Weekly Digest: INA deepens ties with China; GIC weighs Tokyo skyscraper sale

Indonesian SWF inks cooperation framework agreement; GIC mulls sale of Tokyo skyscraper; NPS triple ESG investments; and more.
Weekly Digest: INA deepens ties with China; GIC weighs Tokyo skyscraper sale

The following briefs are curated from press releases and third-party media sources.


Indonesia Investment Authority and The Export-Import Bank of China (CEXIM) announced a cooperation framework agreement to deepen economic collaboration and investment cooperation between the two parties.

Areas of interest under the agreement include infrastructure, energy resources with an emphasis on renewables, and information and communications in Indonesia.

Potential joint investments will focus on projects situated directly within Indonesia, or in funds specifically targeting such projects. Both entities are also keenly exploring opportunities for financing the strategic projects within Indonesian territory.

Source: INA

Singapore sovereign wealth fund GIC is weighing the sale of a top-grade Tokyo skyscraper and has approached potential buyers about the property, according to people with knowledge of the matter.

The tower, 43-storey Shidome City Centre in one of Tokyo’s central business districts, may fetch a price of at least ¥300 billion ($2 billion), two of the people said.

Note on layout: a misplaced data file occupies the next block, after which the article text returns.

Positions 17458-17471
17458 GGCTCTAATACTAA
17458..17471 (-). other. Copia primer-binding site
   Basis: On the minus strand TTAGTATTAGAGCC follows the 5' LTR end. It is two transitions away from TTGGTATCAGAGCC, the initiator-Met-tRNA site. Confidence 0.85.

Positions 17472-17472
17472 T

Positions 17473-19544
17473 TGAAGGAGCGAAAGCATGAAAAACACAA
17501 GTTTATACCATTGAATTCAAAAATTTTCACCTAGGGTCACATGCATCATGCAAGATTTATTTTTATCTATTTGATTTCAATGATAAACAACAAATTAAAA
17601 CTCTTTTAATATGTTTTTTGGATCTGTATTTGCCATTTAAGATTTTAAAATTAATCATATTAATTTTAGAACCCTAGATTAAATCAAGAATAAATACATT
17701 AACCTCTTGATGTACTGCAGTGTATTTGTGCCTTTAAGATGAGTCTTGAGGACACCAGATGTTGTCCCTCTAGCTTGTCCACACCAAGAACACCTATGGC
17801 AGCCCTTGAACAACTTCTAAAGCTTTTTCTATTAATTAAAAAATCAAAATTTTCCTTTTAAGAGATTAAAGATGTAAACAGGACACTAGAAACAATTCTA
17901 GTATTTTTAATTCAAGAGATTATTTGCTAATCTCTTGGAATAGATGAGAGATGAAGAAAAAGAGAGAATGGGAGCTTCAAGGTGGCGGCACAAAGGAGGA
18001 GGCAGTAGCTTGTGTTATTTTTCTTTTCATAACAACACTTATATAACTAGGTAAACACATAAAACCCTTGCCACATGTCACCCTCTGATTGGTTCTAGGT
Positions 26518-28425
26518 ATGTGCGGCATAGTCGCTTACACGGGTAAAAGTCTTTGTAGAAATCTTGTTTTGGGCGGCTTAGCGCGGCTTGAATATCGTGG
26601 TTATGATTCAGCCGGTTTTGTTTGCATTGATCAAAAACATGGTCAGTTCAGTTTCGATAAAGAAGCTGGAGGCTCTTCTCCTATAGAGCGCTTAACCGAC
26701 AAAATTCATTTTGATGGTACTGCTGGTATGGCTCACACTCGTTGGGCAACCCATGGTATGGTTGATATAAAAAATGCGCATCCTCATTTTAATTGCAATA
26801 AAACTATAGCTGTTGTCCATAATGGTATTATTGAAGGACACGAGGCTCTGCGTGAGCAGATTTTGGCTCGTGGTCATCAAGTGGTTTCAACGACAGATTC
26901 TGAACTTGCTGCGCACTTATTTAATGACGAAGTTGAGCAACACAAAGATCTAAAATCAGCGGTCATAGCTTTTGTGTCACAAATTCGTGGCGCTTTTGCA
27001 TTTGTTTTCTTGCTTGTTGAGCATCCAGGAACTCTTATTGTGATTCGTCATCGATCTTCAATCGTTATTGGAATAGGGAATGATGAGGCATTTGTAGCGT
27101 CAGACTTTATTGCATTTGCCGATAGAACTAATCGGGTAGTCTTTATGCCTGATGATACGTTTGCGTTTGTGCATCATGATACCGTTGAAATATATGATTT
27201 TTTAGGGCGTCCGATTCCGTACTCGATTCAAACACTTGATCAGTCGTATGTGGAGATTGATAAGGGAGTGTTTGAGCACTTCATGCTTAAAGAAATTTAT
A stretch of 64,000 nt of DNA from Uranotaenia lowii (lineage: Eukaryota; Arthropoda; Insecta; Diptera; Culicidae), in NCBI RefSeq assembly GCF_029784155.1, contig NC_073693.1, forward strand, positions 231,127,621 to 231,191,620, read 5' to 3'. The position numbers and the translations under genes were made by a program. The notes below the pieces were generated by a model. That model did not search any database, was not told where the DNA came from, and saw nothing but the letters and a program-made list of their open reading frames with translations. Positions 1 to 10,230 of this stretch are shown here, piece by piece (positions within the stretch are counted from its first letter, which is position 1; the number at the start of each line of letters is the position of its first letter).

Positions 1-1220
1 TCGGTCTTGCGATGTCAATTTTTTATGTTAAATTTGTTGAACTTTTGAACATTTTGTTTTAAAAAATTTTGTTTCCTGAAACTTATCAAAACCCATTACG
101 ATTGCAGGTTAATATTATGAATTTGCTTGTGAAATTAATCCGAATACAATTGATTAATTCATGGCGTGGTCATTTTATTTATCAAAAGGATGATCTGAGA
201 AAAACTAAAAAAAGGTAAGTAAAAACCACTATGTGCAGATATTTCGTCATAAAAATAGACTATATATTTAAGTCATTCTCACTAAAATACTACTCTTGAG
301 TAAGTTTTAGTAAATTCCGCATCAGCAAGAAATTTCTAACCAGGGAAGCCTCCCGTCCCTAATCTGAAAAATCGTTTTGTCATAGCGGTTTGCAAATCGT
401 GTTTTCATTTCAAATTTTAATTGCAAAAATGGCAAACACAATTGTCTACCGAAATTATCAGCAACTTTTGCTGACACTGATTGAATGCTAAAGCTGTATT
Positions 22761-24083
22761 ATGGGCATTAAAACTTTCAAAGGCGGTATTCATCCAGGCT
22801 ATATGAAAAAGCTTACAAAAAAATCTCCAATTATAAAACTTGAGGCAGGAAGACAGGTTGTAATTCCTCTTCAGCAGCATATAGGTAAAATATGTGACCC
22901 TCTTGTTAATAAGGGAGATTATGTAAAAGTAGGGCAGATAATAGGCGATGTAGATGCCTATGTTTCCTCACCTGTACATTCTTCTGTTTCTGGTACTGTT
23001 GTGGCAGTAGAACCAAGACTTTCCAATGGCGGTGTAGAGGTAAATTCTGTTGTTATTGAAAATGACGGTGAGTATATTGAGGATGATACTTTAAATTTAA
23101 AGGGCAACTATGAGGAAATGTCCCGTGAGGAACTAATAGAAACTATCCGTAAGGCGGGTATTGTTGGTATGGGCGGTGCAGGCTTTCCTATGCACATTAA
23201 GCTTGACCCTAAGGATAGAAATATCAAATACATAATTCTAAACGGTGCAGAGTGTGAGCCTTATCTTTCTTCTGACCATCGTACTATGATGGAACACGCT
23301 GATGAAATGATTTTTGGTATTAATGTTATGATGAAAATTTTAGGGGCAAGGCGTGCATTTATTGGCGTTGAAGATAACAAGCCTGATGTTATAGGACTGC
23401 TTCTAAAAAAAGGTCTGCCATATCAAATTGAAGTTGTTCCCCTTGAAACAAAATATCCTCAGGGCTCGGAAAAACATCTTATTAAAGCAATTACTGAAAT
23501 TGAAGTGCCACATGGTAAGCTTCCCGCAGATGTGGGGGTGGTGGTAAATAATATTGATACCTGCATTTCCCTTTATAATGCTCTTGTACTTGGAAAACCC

Any deal of that size would make it one of the most expensive office building transactions ever in Japan.

GIC has asked Mitsubishi UFJ Trust and Banking and Jones Lang LaSalle to advise on the sale, according to the people, who asked not to be identified as the matter is private.

Source: Bloomberg

Korea's National Pension Service (NPS) has tripled sustainable investment that considers environmental, social, and corporate governance (ESG) factors over the past one year.

According to its 2022 report unveiled on September 4, the amount of investment assets under the responsible investment category nearly tripled to W384 trillion ($288.3 billion) at the end of 2022 from W130 trillion in 2021.

NPS says that it invested about 43% of its entire investment assets worth W899 trillion as of the end of last year with considerations for responsible investment.